North Texas

Alligator Spotted Near Downtown Fort Worth

Alligator likely displaced by high river water, said to returning home

High river and lake levels continue to impact wildlife in North Texas.

Around Panther Island Pavilion in Fort Worth, one can see turtles reaching the shoreline, blue herons flying, more turtles swimming and, lately, an alligator.

"We noticed it a couple of days ago and we've been monitoring it very closely," said Matt Oliver, spokesperson for the Trinity River Vision Authority.

Gwen Moravec and her running group spotted the gator along the river around 9 a.m. this past Saturday, a rare enough sight that required a few photos that she posted to Twitter.

On Monday, TRVA personnel saw the alligator near the heart of Panther Island and have been watching it closely ever since. While some people spotted it in the area as recently as Wednesday night, TRVA staff says it appears to be moving out of the area.

"It's making its way up stream now, and it's kind of making its way where it can get back to where it belongs," Oliver said.

Alligators are known to be in the Trinity, which is their historic habitat. But most gators in Tarrant County are found near the Fort Worth Nature Center and Refuge and the river north from there. It's unusual to see them near the heart of downtown, especially near so much traffic, people, cars, bikes and more in and around the Trinity Trails.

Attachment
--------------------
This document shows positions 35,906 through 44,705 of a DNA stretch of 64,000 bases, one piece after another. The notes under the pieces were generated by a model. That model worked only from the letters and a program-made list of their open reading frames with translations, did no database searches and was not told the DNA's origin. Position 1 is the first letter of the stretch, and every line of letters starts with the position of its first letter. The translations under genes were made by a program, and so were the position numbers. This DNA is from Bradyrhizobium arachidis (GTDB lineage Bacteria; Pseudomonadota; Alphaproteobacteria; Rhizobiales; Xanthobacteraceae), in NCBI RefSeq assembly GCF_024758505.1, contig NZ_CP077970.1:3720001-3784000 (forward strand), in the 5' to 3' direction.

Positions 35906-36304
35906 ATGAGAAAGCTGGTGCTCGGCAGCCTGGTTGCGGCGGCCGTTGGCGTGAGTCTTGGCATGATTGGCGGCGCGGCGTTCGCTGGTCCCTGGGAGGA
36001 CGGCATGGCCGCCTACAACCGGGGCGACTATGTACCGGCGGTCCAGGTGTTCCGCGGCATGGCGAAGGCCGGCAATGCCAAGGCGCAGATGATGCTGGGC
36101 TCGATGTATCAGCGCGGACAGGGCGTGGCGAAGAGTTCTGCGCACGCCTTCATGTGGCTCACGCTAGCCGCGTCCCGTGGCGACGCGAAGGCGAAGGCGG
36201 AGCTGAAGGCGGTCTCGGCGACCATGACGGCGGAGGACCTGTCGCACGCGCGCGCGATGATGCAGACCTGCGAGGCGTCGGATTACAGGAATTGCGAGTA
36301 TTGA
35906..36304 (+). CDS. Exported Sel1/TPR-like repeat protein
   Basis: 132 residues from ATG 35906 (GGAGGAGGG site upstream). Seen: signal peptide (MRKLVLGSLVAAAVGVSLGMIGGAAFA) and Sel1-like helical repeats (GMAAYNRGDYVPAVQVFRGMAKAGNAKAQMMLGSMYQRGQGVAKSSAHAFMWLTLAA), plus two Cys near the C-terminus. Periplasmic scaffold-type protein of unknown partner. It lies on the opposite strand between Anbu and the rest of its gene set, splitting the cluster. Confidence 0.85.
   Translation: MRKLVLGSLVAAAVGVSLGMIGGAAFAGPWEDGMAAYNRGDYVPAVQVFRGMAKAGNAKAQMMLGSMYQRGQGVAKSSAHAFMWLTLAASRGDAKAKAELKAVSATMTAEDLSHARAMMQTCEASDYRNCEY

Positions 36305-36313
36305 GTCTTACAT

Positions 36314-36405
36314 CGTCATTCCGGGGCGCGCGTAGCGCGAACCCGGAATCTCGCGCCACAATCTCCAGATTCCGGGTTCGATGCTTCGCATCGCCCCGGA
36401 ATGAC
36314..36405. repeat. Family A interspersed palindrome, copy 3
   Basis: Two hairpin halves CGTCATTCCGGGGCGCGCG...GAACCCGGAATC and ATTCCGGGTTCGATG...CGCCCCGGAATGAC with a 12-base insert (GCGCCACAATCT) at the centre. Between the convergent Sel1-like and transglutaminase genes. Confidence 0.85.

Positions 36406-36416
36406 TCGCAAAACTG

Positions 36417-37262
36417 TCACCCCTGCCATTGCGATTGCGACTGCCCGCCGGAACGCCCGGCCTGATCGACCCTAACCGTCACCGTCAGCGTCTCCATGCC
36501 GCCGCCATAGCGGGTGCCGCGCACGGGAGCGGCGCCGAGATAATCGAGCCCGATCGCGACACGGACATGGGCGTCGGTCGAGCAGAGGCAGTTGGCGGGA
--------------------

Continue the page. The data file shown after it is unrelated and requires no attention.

"It's not something that never happens when you get rains the way we've had," Oliver said.

High river levels more than likely displaced the gator, but there's no concern it'll impact people.

Thursday night's first Rockin' the River event on the Trinity had already been moved indoors to The Shack due to the water level and its fast moving current.

As for those who may see the alligator on the banks of or in the Trinity, Oliver says to treat it like its fellow reptiles.

"You know turtles are very docile, keep to themselves, but if you go around a turtle and you start messing with it, that's when it can be harmful," he said. "So it's kind of one of those things that if you see it you don't mess with it."

In the meantime, TRVA staff will keep watching for the gator as it is believed to be making its way north on the river where photos are a lot harder to come by.

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